HomeContents: |
## 19 Summary (Ad)## IntroductionPeirce's rules of inference form a system of logic that is equivalent to First Order Predicate Logic. They can be used to reason using conceptual graphs. ## Negative contextsA context is negative if it has the "not" symbol () in front of it. ## Evenly enclosed, oddly enclosedA graph is said to be ## Dominating contextA context x is said to dominate a context y if y is nested somewhere inside x. ## The five rulesThe five rules are: - Erasure:
- Any evenly enclosed graph may be erased.
- Insertion:
- Any graph may be inserted in any oddly enclosed context.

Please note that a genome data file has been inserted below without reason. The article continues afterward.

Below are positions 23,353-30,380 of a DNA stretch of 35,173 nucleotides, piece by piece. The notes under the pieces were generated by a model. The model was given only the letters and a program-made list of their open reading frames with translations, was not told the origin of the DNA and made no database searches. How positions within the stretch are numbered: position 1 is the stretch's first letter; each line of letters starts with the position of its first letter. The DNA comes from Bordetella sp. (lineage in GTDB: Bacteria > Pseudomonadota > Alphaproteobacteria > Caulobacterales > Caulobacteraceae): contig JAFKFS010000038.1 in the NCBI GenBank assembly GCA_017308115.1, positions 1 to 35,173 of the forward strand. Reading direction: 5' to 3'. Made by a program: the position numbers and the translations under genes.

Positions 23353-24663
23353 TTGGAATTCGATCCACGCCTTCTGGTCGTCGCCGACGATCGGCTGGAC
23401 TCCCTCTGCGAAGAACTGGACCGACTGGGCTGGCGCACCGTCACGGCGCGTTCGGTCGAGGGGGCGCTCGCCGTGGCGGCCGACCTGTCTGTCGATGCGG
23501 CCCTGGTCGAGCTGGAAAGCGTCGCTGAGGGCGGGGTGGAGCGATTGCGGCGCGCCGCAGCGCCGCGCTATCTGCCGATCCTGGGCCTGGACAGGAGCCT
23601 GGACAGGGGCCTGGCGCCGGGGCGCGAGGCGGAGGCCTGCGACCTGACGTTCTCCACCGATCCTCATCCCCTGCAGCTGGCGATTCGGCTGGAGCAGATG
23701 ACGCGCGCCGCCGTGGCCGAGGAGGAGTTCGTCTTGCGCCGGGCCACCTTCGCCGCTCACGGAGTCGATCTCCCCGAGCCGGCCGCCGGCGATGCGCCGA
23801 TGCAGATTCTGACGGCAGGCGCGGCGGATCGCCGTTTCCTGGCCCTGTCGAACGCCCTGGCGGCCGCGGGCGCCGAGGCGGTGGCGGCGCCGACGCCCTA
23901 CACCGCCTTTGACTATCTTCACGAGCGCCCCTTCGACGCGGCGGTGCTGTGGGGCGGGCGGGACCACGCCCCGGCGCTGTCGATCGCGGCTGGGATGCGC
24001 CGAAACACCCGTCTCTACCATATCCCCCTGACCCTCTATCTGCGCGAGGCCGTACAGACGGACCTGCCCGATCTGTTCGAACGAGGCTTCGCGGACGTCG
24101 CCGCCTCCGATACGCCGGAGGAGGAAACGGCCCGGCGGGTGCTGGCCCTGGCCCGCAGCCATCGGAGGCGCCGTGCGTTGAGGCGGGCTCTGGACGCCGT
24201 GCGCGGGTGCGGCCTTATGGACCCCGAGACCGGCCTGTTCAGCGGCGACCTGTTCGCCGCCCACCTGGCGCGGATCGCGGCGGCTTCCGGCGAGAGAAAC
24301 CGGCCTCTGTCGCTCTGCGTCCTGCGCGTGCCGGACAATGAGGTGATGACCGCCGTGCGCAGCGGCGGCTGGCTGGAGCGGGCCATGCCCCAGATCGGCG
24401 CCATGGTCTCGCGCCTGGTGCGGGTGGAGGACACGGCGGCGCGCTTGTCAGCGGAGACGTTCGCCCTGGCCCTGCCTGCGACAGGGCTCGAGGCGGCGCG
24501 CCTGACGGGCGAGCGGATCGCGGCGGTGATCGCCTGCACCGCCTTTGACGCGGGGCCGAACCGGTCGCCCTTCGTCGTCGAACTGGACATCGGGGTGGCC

- Iteration:
- A copy of any graph u may be inserted into the same context in which u occurs or into any context dominated by a concept in u.
- Deiteration:
- Any graph whose occurrence could be the result of iteration may be erased (i.e., if it is identical to another graph in the same context or in a dominating context).
- Double negation:
- A double negation may be drawn around or removed from any graph or set of graphs in any context.
Prev: 18 Another example of usage (Ad)Up: Part IV: Peirce's rules (Ad)Next: 20 The end |